Aristotle was especially aware of the importance of this benevolent form of self-love, when he wrote, “All friendly feelings for others are an extension of man’s feelings for himself.”
~ROMAN KRZNARIC, author of Empathy: Why It Matters, and How to Get It
- Voices in My Head, or Conversations with Fictional Characters By Becke Martin Davis, Romance University | Tweet
Where do our heroes and heroines go, once we’ve read through their struggles and cheered their happy endings? Are they out there in the ether, waiting for new readers to find them? Or do they live somewhere over the rainbow, where fictional characters meet up with others from their genre, sharing wine and comparing book covers? I can picture those newly minted couples sailing into the sunset, but what about the couples who never quite got to the land of HEAs?
Genres of writing serve multiple purposes. Classifying a book by genre signals to potential readers whether your story fits their reading interests. When a book has an identifiable genre, publishers can also market it to the right readers more effectively. Here are some reasons why you need to identify a genre for your book and some of the most popular fiction genres.
Most writers have a place in the first draft process where they find themselves stuck. By now it’s happened to me enough that I’ve leanred some ways to handle it.
We’ve all seen the examples: Wizard School, Dinosaur Park, Titanic. Don’t shudder everyone, high concept is back. Whether it was ever “out” is somewhat debatable. We see it on agent’s manuscript wish lists, in rejection letters, in publisher submission pages. Everyone seems to want a compelling pitch, to heck with characters and world-building and coming-of-age, right? Not so fast.
Somehow an article I wrote for Script Magazine a while back never got added to my own website — and it’s about an important topic that I teach TV writers about all the time: the two different kinds of TV stories, and why it’s important to know which kind you’re writing, and which kind your show is based on.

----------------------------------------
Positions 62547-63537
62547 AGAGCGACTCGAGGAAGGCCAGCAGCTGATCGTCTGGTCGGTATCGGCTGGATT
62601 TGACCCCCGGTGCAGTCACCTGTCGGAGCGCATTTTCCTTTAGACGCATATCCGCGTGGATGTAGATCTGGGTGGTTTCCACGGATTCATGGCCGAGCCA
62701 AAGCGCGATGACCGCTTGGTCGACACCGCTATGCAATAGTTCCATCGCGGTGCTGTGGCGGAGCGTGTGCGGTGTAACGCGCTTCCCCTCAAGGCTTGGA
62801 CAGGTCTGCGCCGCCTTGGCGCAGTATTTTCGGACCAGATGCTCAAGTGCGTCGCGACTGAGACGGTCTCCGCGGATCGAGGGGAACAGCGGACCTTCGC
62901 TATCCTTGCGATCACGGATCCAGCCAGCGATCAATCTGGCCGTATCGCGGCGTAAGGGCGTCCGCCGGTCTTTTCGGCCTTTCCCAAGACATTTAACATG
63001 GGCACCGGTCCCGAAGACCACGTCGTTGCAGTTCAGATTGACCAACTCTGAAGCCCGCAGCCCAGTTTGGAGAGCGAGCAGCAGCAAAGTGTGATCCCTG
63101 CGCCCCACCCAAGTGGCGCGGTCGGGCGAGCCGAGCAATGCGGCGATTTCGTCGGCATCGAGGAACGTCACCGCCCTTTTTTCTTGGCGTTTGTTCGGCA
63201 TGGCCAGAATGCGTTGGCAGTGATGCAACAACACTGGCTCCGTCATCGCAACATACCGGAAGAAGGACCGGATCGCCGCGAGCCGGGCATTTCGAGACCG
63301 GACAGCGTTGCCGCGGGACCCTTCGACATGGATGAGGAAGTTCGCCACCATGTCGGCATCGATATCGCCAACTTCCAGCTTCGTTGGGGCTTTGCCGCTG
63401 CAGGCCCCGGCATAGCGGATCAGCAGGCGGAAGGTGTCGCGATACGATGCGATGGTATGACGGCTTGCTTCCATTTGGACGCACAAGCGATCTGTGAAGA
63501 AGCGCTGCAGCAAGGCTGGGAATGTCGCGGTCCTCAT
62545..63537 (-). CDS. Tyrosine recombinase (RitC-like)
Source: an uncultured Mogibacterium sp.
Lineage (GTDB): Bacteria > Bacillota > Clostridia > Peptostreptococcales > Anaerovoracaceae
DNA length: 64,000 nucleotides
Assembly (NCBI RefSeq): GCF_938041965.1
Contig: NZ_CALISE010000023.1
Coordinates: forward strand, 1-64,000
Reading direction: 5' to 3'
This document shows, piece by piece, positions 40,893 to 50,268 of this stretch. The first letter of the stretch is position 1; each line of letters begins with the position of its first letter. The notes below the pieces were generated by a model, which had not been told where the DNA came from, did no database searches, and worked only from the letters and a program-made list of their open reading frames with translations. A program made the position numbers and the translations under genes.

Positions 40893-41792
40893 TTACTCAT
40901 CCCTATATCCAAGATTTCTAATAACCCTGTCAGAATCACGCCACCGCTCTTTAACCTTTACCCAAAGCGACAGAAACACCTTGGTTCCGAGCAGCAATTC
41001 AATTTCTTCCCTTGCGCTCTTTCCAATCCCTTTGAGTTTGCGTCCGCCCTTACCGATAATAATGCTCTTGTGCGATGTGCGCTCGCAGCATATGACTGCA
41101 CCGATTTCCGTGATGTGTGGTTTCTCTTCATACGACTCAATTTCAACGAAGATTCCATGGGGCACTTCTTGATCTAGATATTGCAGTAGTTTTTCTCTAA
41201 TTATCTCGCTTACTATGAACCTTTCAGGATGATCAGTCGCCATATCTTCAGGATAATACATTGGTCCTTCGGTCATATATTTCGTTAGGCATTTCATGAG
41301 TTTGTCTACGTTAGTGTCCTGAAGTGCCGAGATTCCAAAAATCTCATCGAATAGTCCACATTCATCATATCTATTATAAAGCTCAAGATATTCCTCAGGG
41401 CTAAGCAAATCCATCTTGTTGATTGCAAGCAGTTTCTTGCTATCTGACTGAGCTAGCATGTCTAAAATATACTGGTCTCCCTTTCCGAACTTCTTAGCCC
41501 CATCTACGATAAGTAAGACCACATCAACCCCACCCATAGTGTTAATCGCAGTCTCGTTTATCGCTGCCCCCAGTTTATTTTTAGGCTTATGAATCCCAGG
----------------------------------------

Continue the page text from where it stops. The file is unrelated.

I reached out to friend of the blog Chris Sparling, whose screenwriting credits include Buried, ATM, The Sea of Trees, and The Atticus Institute which he also directed. Chris is adding the role of producer to his credits with “Bed Rest”. He got me in touch with Lori and we ended up having a great one-hour conversation.
Want to know why most writers are unsuccessful at marketing their books?
Maybe all professions like to scare young hopefuls — to weed the flock, so to speak — and the publishing industry, notorious for its gloom and doom predictions, is no exception.
Self Publishing: My rules to staying alive and making money
Does it ever feel like people are all self-absorbed jerks? Like they’re not listening? Only in it for themselves? You’re not crazy. Empathy is declining.
New research finds it makes us more susceptible to false memories.
Mindfulness: An Eight-Week Plan for Finding Peace in a Frantic World
A scientific looks at people’s obsessions with besting their peers.
How We Compete: What Companies Around the World Are Doing to Make it in Today’s Global Economy
In 1967, 76 percent of women said they would marry someone they didn’t romantically love. This is a figure that shocked comedian Aziz Ansari while working on his book, Modern Romance.
The stylish, idealized home in the store’s showroom “literally becomes a map of a relationship nightmare,” says one psychologist.